Programme of Events
Black Country Geological Society’s indoor meetings will be held during the winter months at the Abbey Room at the Dudley Archives, Tipton Road, Dudley, DY1 4SQ.
Unless otherwise stated, the Abbey Room will normally open at 7.30pm and lectures commence at 8.00pm.
Updated 8 February 2020. Members please check your email for any last minute changes
Events in February–March 2020
- 8 FebruaryGeoconservation Day: Saltwells LNR
Geoconservation Day: Saltwells LNR 10.30 - 2.30
Saturday 8 February (Geoconservation Day): Saltwells Local Nature Reserve. Meet at the Nature Reserve car park (Grid ref: SJ 934 868) on Saltwells Lane at 10.30. Wear old work clothes, waterproofs and stout footwear or wellies. Please bring gloves and garden tools (hand brushes, trowels, loppers, secateurs, forks and spades if you have them). Either bring packed lunch or hot food can be acquired from the Saltwells Inn adjacent to the car park. Finish at 2.30.http://maps.google.com/maps?z=16&daddr=52.479977N,2.098254W
- 17 FebruaryThe Impacts of Future Climate Change on Industrial Landscapes: recent work in The Derwent Valley Mills WHS and its relevance to the Black Country
The Impacts of Future Climate Change on Industrial Landscapes: recent work in The Derwent Valley Mills WHS and its relevance to the Black Country 7.30 -
Monday 17 February (Indoor Meeting): 'The Impacts of Future Climate Change on Industrial Landscapes: recent work in The Derwent Valley Mills WHS and its relevance to the Black Country'. Speaker: Dr Andy J. Howard ('Landscape Research & Management', and Honorary Fellow, Dept. of Archaeology, University of Durham). The availability of coal, limestone and metal ores together with water for power, was critical to the development of the heavy industries that kindled the Industrial Revolution. Paradoxically, many of these advantageous characteristics, also create environments where geomorphological processes are most sensitive to future climatic and environmental change. This talk by Dr Andy Howard describes a 'landscape' approach developed to manage the built and other historic assets of the Derwent Valley Mills World Heritage Site along the River Derwent between Matlock Bath and Derby. As we move forward into the Anthropocene, the applicability of this study to other industrial landscapes such as that of the Black Country is considered.http://maps.google.com/maps?z=16&daddr=52.518501N,2.0743W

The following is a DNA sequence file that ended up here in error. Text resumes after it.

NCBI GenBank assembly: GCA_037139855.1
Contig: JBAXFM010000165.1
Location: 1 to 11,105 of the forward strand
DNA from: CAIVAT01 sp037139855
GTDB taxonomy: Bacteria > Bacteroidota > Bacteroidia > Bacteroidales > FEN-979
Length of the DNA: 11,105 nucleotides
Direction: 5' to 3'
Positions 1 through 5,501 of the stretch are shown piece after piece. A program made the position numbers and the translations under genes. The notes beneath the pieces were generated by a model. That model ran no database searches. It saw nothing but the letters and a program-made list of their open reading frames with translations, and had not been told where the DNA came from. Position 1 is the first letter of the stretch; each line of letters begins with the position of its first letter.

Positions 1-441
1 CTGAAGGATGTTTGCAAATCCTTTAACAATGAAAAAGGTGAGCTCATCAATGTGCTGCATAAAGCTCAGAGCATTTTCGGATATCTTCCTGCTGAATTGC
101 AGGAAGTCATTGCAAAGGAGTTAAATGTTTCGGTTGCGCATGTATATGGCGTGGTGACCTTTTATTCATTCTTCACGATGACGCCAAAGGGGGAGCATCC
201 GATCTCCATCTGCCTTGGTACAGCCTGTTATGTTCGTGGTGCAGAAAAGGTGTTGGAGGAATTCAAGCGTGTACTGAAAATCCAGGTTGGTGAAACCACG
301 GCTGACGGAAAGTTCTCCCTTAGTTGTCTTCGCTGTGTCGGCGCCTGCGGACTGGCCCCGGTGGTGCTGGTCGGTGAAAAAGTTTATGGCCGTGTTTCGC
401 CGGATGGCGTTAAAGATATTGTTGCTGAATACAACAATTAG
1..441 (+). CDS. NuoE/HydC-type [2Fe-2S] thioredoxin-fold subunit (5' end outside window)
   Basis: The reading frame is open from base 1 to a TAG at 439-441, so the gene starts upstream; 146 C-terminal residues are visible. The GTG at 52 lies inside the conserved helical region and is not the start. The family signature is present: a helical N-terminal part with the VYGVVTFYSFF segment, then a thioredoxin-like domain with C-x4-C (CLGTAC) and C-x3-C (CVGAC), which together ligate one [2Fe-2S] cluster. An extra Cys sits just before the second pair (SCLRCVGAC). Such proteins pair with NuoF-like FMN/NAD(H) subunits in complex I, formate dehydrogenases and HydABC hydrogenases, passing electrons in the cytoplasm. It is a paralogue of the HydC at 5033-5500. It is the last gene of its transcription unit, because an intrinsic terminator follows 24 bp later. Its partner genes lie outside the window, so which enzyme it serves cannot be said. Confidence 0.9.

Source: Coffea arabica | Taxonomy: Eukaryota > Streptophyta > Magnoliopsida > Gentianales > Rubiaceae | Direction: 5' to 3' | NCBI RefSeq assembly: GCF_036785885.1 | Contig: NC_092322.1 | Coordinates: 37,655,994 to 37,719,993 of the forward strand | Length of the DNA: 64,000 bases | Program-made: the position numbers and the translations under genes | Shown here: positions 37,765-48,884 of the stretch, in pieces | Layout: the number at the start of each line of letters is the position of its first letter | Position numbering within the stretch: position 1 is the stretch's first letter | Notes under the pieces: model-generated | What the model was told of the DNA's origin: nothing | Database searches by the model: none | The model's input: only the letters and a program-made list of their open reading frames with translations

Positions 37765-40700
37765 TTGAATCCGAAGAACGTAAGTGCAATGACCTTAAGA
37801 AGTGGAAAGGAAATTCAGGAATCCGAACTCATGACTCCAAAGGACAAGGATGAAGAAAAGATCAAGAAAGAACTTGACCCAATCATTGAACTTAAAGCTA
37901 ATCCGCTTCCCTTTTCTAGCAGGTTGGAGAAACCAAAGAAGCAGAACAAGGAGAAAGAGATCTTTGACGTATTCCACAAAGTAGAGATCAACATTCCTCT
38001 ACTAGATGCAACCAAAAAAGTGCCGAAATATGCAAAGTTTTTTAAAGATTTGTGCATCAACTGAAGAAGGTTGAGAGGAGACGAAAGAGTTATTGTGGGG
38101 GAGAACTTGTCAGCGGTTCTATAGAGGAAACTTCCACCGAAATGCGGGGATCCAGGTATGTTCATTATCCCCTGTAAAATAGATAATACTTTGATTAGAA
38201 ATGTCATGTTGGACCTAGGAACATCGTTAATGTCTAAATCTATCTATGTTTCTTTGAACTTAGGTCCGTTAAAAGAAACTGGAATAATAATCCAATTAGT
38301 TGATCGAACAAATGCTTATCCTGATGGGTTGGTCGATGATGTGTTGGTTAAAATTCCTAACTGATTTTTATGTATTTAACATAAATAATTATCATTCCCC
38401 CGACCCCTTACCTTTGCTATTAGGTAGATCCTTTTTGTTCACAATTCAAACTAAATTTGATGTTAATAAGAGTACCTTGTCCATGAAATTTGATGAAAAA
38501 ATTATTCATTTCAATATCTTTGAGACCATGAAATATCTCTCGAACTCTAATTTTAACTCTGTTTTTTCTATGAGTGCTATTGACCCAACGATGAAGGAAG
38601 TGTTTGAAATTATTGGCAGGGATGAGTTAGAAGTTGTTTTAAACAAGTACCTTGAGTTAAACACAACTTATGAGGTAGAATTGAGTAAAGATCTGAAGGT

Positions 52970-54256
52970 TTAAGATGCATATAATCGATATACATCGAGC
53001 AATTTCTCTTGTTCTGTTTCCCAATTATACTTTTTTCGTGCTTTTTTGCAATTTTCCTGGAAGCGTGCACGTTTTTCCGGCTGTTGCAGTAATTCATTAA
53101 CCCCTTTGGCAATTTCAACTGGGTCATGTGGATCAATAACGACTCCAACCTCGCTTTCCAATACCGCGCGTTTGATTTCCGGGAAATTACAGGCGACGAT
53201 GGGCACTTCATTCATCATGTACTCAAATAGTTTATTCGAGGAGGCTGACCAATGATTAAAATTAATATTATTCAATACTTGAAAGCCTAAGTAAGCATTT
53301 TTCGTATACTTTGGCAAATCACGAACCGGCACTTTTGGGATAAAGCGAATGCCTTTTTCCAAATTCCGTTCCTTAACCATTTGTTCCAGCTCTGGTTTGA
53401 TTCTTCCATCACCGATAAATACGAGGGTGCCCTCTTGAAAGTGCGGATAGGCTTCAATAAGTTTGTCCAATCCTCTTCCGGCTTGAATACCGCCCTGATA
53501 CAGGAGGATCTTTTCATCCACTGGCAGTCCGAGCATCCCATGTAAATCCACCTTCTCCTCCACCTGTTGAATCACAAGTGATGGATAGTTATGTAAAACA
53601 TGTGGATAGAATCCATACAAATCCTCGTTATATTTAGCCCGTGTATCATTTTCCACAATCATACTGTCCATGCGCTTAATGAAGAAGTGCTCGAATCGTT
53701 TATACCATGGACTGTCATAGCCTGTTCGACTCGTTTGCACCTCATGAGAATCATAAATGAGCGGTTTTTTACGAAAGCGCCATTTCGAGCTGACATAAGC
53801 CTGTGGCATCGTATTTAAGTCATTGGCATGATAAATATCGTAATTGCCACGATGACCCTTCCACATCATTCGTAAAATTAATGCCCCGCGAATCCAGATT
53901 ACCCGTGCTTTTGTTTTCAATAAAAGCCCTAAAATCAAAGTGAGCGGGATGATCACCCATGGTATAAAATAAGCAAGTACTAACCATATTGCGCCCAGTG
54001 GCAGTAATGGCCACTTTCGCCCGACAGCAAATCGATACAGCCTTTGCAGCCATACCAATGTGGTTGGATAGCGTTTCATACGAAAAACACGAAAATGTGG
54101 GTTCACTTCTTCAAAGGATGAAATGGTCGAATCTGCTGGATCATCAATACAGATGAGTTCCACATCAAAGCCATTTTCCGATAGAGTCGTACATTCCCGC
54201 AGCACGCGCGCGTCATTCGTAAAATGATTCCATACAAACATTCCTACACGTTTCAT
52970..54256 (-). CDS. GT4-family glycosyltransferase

- 7 MarchGeoconservation Day Barrow Hill
Geoconservation Day Barrow Hill 10.30 - 2.30
Saturday 7 March (Geoconservation Day): Barrow Hill. Directed by the reserve warden. Meet on Vicarage Lane off High Street, Pensnett (A4101), at the top end near to the nature reserve and the church (St. Marks), for a 10.30 start. The day will involve vegetation clearance in the East Quarry. Wear old clothing and stout boots or wellies. Please bring gloves and tools; i.e. brushes, trowels, loppers, saws, rakes etc. Safety glasses and hard hats will be provided where necessary. Bring a packed lunch and hot drink. We will aim to finish around 2.30.http://maps.google.com/maps?z=16&daddr=52.502201N,2.12577W
- 16 MarchAGM followed by three short talks by young geologists
AGM followed by three short talks by young geologists 7.00 -
Monday 16 March (Indoor Meeting, 7.00 for 7.30 start): AGM followed by three short talks by young geologists:http://maps.google.com/maps?z=16&daddr=52.518501N,2.0743W
1. 'Disentangling geological and human biases of the non-avian theropod dinosaur fossil record'. Speaker: Daniel Cashmore (Doctoral researcher, University of Birmingham).
Non-avian theropods were a highly successful group of bipedal, predominantly carnivorous, dinosaurs, popularly known by species such as Tyrannosaurus rex and Velociraptor mongoliensis. Key to our understanding of their evolutionary history are interpretations of their changing diversity through geological time. However, spatial and temporal changes in fossil specimen completeness, diagnostic quality, and sampling availability can bias our understanding of a group's fossil record. In this talk I outline the research I undertook as part of my PhD thesis, quantifying the skeletal completeness and the diagnostic quality of theropod fossil specimens, in order to critically assess any potential geological and human biases acting upon their fossil record. Results suggest the theropod record is heavily spatially and environmentally biased, and shows signs of taphonomic and taxonomic identification bias towards particular subgroups.
2. 'Phytoplankton and the response of ocean ecosystems to ancient and future climate change'. Speaker: Matt Sutton (Postgraduate research student, Oxford University). Phytoplankton form the base of ocean ecosystems. They play a vital role in the climate system, the composition of the atmosphere and, ultimately, the health of humanity. Anthropogenic climate change is predicted to cause substantial changes in phytoplankton abundance over the coming centuries. Using the sedimentary record of the deep sea, I will be quantifying changes in the abundance of phytoplankton and fish microfossils across the Plio-Pleistocene, with an emphasis on episodes of rapid environmental change. By disentangling the relationship between climate and marine ecosystems in the geological past, we will begin to build a picture of the future ocean.'
3. 'Geology before, during and after university'. Speaker: Connor King (BSc graduate from Plymouth University). Connor will talk a little bit about his motivations for studying geology, followed by his time at university, and finishing with what he's doing now and some of the less-discussed parts of postgraduate life, such as applying for further study and finding work.